RICHMOND, Va., July 26, 2012 – Donté Elam of Midlothian, Va., a junior majoring in chemical engineering in the College of Engineering, was named winner of the 30-Day Sprint competition sponsored by the governor’s office. The winning entry was selected from among 1,300 ideas submitted by state employees that could help increase the efficiency and effectiveness of the state government.
Elam works at the Commonwealth of Virginia Department of Motor Vehicles’ (DMV) customer service center in Hopewell this summer. He suggested the DMV create a function that enables customers to begin their transactions at home, thereby expediting the customer service process and shortening overall waiting times.
“Donté Elam’s winning idea will help us serve our customers, Virginia’s taxpayers, more effectively and efficiently,” said Gov. Bob McDonnell. “He provided a simple yet elegant suggestion that reflects what he’s learned through his daily work experience. I encourage all state employees to question the status quo and continue searching for innovative solutions in their work daily.”
Elam said working directly with citizens exposed him to some of their needs and frustrations while seeking the services of the DMV.
“My goal was to enhance people’s relationship with the DMV while at the same time saving resources at the agency,” he said. “I am very humbled upon receiving the award and recognition from the governor. I am even more pleased to be able to affect our commonwealth in such a positive way.”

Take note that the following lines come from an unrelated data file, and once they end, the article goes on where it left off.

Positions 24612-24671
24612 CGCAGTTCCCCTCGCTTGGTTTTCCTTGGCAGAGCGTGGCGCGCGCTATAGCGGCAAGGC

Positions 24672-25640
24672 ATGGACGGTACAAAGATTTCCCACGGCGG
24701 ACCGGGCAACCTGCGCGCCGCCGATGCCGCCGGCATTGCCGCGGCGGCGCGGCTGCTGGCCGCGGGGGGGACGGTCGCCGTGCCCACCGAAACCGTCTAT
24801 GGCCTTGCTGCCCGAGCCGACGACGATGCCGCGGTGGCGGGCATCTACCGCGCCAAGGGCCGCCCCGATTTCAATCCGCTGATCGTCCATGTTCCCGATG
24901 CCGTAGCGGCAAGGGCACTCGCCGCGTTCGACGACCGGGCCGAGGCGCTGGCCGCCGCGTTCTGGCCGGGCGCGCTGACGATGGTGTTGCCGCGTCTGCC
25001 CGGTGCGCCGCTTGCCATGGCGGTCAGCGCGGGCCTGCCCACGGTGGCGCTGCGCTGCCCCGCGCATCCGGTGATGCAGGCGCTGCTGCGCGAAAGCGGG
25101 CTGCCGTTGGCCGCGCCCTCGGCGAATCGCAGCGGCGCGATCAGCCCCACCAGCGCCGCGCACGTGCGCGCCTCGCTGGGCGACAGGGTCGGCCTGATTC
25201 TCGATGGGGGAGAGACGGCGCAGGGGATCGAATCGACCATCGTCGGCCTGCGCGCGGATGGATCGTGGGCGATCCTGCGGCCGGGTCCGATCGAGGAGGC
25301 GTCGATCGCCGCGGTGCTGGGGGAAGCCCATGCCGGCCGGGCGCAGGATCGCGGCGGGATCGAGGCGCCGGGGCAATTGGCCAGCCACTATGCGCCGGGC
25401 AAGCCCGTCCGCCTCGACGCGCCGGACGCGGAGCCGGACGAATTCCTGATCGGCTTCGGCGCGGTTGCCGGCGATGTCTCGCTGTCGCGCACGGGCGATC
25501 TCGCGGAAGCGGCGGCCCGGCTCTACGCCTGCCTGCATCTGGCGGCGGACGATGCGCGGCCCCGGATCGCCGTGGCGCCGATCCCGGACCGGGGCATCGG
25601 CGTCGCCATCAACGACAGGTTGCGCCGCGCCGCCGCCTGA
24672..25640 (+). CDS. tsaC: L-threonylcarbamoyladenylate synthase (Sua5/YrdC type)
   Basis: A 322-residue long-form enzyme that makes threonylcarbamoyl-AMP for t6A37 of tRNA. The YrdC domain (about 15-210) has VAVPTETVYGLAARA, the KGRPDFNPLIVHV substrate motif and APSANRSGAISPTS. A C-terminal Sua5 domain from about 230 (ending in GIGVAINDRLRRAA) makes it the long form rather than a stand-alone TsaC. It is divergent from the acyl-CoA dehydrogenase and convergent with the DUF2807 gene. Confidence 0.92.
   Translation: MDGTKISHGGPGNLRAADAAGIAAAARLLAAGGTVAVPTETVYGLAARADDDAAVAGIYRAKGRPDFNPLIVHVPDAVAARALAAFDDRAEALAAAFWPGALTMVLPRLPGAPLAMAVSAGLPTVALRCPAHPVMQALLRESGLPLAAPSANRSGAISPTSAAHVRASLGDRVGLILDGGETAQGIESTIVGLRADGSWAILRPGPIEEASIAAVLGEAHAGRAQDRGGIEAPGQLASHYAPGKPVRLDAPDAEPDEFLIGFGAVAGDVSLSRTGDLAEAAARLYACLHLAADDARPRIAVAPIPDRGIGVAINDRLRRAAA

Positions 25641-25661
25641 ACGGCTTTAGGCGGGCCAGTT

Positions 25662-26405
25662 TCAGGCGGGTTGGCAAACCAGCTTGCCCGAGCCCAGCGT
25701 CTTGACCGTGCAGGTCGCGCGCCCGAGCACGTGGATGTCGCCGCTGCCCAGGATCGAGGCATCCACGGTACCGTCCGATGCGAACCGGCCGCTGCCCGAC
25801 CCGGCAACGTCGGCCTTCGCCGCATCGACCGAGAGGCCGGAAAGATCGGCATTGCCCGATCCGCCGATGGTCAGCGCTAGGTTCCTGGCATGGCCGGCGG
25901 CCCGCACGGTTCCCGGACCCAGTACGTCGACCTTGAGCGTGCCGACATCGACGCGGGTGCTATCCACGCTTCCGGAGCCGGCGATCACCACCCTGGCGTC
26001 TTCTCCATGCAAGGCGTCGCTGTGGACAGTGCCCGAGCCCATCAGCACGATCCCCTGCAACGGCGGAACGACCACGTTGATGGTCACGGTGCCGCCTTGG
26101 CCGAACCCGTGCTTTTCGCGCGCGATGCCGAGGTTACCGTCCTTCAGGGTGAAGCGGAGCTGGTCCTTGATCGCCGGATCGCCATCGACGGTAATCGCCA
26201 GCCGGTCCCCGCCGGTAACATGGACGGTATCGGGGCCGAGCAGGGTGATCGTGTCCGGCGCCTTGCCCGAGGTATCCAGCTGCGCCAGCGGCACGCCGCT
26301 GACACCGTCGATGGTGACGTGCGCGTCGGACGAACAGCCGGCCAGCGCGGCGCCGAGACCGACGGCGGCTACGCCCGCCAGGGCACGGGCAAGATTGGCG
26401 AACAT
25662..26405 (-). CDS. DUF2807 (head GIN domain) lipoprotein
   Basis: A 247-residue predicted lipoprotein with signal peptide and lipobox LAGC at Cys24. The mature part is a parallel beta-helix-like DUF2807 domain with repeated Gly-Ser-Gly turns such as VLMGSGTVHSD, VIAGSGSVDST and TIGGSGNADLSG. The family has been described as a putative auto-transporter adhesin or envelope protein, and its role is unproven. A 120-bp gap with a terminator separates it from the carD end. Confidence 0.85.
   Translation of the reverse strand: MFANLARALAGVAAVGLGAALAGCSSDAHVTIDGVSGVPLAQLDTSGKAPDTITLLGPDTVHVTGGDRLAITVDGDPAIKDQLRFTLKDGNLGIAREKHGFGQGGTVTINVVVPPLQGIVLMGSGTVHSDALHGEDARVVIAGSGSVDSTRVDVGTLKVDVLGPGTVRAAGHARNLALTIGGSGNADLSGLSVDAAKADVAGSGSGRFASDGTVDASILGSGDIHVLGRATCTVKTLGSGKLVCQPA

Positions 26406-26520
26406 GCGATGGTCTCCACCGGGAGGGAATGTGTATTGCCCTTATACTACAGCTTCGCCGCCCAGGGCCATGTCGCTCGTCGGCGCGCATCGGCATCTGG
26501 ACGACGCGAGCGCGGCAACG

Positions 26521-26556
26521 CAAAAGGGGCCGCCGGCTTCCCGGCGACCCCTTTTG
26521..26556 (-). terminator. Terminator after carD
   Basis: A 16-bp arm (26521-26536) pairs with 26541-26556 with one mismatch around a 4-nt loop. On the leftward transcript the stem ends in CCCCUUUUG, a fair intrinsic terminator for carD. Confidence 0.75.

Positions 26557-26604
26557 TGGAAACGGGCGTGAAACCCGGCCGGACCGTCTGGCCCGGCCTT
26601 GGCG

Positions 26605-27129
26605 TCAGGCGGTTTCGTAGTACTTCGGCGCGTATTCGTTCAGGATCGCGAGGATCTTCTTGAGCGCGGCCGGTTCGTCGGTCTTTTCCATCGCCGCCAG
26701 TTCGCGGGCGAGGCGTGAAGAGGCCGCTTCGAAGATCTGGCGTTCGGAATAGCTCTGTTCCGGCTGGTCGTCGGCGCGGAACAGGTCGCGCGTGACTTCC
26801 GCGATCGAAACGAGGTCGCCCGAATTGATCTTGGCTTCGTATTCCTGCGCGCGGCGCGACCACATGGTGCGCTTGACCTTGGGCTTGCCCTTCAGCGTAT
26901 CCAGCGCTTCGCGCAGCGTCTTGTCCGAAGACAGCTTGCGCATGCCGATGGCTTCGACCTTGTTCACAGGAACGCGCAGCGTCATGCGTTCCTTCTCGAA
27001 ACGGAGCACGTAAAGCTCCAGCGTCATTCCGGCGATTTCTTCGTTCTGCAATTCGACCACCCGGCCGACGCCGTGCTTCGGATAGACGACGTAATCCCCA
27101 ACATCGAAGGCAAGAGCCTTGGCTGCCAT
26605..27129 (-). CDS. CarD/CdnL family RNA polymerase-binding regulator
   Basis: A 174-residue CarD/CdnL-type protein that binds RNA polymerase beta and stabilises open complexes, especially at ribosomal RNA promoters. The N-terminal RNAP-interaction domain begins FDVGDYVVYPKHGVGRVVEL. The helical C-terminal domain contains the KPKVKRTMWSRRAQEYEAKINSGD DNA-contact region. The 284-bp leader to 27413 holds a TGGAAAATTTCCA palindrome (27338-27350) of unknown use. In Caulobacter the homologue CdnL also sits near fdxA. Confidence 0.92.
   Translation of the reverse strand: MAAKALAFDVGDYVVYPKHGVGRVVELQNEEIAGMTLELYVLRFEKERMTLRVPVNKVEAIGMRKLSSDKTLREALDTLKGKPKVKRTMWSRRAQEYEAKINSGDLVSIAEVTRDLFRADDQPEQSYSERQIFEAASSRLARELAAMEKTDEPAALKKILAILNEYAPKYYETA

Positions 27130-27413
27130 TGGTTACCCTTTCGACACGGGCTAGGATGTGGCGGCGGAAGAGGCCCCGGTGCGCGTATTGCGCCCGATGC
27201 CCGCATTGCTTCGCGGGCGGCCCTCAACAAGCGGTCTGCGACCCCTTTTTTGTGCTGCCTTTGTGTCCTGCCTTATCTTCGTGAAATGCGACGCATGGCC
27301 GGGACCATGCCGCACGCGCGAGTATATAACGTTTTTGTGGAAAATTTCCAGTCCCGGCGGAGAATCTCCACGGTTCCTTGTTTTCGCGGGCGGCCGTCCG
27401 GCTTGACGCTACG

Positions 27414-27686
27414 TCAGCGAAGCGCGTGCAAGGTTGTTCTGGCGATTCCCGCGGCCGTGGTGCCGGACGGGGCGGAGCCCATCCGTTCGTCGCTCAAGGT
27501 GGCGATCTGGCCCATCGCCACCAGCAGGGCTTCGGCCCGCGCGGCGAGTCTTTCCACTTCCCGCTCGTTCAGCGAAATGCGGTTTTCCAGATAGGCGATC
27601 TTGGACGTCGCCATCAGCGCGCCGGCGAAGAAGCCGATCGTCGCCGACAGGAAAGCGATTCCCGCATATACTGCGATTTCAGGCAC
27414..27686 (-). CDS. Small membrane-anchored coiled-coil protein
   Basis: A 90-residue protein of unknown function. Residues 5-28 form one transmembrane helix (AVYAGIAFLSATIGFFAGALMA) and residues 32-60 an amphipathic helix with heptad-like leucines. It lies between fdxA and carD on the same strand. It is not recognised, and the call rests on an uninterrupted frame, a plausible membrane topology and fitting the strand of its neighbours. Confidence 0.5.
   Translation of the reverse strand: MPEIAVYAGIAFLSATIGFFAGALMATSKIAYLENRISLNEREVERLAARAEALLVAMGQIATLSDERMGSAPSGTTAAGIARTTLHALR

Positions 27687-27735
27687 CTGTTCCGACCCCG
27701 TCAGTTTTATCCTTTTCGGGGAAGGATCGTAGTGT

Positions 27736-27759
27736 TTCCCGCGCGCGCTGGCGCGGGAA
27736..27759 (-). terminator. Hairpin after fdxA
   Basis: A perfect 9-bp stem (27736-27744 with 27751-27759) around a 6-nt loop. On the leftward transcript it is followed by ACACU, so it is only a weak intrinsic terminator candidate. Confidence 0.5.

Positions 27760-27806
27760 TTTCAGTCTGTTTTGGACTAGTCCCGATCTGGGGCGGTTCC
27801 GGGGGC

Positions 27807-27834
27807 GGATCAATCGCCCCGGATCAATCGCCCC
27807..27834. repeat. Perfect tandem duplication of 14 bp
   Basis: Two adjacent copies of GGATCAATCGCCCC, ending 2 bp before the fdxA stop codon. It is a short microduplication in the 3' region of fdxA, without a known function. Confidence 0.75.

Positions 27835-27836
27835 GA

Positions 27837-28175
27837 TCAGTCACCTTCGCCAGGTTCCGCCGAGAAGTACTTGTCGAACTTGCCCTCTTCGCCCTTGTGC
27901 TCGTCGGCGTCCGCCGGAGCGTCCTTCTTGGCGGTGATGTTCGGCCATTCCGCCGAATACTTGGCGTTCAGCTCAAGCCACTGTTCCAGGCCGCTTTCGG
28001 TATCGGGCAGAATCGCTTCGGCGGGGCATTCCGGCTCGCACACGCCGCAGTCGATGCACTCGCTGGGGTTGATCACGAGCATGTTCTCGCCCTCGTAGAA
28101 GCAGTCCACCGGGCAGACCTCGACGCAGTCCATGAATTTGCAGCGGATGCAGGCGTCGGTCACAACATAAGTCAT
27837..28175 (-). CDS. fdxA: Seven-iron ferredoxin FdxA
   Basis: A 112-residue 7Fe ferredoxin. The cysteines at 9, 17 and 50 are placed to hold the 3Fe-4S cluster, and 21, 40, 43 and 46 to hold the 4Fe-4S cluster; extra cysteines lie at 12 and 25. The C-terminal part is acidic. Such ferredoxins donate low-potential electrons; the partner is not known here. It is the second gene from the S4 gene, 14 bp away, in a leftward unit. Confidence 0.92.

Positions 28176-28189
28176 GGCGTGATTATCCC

Elam, along with state employees in seven other categories, was honored at the annual Governor’s Awards for Public Service luncheon in Richmond earlier this month. Elam received a $2,500 cash award.
“Donté displayed laudable initiative and creativity with his 30-Day Sprint submission,” said Sherwood Wilson, vice president for administrative services. "His idea will greatly impact customer service at the DMV, and his efforts and enthusiasm are commendable.”
The College of Engineering at Virginia Tech is internationally recognized for its excellence in 14 engineering disciplines and computer science. The college's 6,000 undergraduates benefit from an innovative curriculum that provides a "hands-on, minds-on" approach to engineering education, complementing classroom instruction with two unique design-and-build facilities and a strong Cooperative Education Program. With more than 50 research centers and numerous laboratories, the college offers its 2,000 graduate students opportunities in advanced fields of study such as biomedical engineering, state-of-the-art microelectronics, and nanotechnology. Virginia Tech, the most comprehensive university in Virginia, is dedicated to quality, innovation, and results to the commonwealth, the nation, and the world.